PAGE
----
The next day started with about a 300 ft cloud-base above the tops of the rolling hills. While we refuelled (unfortunately this was not as cheap as the beer) Peter spent an hour or so in the control tower with a very helpful Czech controller who had a lot more English and German than he had admitted to the day before.

He established that the weather to the West was better than at Jihlava and helped Peter file the flightplan. We delayed until we had about a 500 ft base and then set off “scud running” in search of the better weather. This did seem especially low bearing in mind that over the previous two days we had been cruising at 5000 ft most of the time. The first half hour was tense, especially when the rain misted the Jab’s windscreen and we had to look out of the side windows. Keeping formation becomes increasingly more demanding as you have to keep closer together, but pretty soon we were 1000 ft above the ground and able to relax enough to enjoy the lovely Czech countryside. With an hour to run we chanced a call to our German destination, Weiden, and got an aircraft overhead to confirm the weather and advise of our impending arrival.

Final at Weiden

Weiden tower

Weiden turned us round within the hour and we set off on the longest leg of the trip back to Zweibrucken on the Western side of Germany, with an added sightseeing tour of the Hockenheim F1 circuit en route.

Two and a half hours later we were very relieved to land and examine how much fuel was left in the ARV’s 50 litre tank, the head wind had added extra time to the trip that we could have done without. Typically, the last 10 miles was over dense forest which seemed to go on and on. We had by now established a steady 15 litres per hour at 92 knots (both aircraft) and the fuel gauge was working OK, but it was still longer than we really wanted to do. This ARV is modified with wing tip fuel tanks to give an additional 40 litres but the modification paperwork was not completed before the trip. An additional pit-stop in Germany would have made it a breeze but we wanted to get to Reims that night to be in easy reach of Blighty on the Monday morning. Peter was flying Buzz back to North East Germany on the Tuesday to look at an aircraft for sale, and Phil had another ARV refurbishment to re-engine with a Rotax 914.

Hockenheim race circuit

For those not conversant, the ARV Super 2 was the first “new generation” all metal, two seat sports/touring/training aircraft designed and built in the 1980’s by a British company led by Richard Noble. As you would expect from a British certificated design it displays crisp, co-ordinated, responsive control with benign stability. The shoulder wing allows unobstructed all-round visibility and when re-engined with the 914 it has exhilarating performance, rugged short field capability and economy. G-ZARV is Phil’s latest company demonstrator and having previously reconfigured six Super 2’s. Higham Aviation Ltd. can supply bespoke kits and completed aircraft in “as new” condition, modified for Rotax engines.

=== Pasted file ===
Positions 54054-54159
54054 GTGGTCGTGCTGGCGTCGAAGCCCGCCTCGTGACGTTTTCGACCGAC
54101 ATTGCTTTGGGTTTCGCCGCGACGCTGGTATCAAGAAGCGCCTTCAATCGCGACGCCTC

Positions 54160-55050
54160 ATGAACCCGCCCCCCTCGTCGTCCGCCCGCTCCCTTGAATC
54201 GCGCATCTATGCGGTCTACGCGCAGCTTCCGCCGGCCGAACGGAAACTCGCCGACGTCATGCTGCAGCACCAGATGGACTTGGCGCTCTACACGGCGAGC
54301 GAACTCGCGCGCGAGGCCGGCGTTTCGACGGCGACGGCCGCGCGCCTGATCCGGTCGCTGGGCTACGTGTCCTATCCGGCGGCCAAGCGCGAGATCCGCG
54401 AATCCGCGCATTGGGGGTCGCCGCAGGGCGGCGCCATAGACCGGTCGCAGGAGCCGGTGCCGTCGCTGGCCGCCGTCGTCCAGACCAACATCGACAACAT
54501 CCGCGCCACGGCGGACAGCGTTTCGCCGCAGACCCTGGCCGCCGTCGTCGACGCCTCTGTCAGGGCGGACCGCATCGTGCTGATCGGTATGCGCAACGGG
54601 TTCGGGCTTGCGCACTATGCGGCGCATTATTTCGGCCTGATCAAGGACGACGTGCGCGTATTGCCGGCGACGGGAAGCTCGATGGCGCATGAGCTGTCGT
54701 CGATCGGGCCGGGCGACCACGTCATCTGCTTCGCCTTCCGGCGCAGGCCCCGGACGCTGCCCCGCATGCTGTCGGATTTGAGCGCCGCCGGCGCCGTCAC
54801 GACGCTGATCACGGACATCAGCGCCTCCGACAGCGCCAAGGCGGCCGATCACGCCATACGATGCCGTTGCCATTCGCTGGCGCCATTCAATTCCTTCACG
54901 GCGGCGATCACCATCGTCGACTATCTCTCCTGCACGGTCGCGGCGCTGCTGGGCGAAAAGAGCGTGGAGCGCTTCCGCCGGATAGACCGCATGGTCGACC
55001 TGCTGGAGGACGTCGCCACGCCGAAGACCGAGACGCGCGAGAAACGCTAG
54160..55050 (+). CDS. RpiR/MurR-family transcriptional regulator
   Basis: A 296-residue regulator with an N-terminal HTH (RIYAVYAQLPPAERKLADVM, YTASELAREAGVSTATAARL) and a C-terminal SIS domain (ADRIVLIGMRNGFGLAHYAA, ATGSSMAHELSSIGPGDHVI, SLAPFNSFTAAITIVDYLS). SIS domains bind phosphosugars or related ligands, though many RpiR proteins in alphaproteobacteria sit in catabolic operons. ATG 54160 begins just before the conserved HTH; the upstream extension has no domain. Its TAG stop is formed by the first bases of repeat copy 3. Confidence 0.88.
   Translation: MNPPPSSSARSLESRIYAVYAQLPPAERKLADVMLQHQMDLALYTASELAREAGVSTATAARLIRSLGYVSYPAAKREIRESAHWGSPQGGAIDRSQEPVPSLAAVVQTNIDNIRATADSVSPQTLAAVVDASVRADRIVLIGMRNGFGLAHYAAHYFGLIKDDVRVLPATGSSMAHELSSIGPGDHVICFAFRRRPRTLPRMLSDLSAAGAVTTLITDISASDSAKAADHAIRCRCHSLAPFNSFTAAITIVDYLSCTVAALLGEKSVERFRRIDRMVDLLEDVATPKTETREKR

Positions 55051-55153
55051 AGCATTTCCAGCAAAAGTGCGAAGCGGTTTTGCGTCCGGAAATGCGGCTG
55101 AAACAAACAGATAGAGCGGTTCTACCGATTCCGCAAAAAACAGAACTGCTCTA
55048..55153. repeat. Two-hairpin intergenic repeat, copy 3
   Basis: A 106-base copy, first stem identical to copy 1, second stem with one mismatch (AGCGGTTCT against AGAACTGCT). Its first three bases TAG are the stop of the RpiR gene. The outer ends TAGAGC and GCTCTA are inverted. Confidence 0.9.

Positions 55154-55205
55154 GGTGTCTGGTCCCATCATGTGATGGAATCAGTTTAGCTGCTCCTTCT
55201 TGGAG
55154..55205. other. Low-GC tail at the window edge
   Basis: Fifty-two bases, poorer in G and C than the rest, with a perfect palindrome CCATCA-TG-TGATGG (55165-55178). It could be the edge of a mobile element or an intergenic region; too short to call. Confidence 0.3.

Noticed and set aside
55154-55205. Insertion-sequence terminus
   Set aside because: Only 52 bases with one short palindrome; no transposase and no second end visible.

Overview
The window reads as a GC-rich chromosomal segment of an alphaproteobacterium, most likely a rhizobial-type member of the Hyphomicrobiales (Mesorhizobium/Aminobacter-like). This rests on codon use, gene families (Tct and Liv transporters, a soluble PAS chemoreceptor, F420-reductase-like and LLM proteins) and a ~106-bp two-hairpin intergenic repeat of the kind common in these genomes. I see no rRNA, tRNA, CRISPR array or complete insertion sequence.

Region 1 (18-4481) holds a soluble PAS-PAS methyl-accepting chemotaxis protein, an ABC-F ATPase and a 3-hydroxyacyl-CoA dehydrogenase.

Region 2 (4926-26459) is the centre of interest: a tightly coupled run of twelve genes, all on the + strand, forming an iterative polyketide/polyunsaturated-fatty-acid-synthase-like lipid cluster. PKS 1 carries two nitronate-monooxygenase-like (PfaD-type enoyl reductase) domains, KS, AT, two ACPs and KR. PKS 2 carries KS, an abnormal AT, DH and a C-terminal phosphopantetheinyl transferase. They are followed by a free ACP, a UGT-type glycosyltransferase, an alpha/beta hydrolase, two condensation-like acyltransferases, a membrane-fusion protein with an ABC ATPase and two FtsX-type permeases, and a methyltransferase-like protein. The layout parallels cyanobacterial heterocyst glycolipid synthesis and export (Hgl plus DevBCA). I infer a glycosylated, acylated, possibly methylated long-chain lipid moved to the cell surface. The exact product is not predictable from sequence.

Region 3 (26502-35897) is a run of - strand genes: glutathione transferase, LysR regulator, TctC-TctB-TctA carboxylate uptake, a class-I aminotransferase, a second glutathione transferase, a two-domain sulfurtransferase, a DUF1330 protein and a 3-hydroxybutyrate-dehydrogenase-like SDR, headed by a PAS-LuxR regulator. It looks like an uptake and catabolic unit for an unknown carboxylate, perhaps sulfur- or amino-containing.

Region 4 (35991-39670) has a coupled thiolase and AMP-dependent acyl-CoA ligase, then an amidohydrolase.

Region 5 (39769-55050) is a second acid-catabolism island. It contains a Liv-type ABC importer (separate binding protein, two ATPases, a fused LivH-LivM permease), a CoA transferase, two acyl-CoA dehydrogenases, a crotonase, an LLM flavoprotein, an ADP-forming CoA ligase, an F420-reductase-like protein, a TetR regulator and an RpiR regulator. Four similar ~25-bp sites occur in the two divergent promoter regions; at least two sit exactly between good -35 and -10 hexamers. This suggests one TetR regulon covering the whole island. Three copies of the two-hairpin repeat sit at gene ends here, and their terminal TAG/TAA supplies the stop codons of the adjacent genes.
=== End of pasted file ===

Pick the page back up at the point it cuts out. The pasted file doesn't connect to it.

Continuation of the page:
Zweibrucken were as efficient on Sunday tea time as they had been on Friday afternoon and we were soon flight planned fuelled and off over the border to Reims Prunay. Reims is an interesting airfield, once the home of European Cessna production and now a busy GA field with a large number of resident aircraft of all shapes and sizes.

Tied down for the night at Zweibrucken

As we taxied in a private ex military jet took off for his Sunday evening sortie. We fuelled on landing and tied down for the night with the promise of a quick getaway in the morning and headed by taxi into town to find a hotel.


Cosmopolitan city of Rheims

This we did at the aptly named ‘place de l’hotel’. It was reasonably priced and we were soon enjoying French beer and more pizza in the very cosmopolitan main square.


Monday, and the by now the seasoned travellers had only a short trip of two hours to get back to England. We cruise climbed all the way through France to nearly 7000 ft only to find we were trapped above a thin layer of cloud. To let down in formation was beyond our experience so we parted company and then spent the next half hour trying to re-formate below the cloud.

Phil Snowden in his ARV super2

The coast at Lydd

The 35 mile sea crossing to Lydd, our destination, was into a grey horizon-less sky. In retrospect we should have gone low level rather than at 3000 ft as clear sight of the sea below helps avoid that creepy partial disorientation feeling.

After Lydd there was just one more leg home to Norfolk and Cambridge before lunch!

Lydd - Refuelling!

Both aircraft had consumed a total of 300 litres each and covered 1450 nautical miles in some 19 hours of flying over 3 1/2 days. Not bad for a long weekend.

The efficient planning and a bit of luck with the weather made this a most enjoyable though quite demanding trip. However, this type of international adventure is within the capability of any low hours pilot and quite modest aircraft, so go on, find a friend to go with you, start your winter planning and have a go!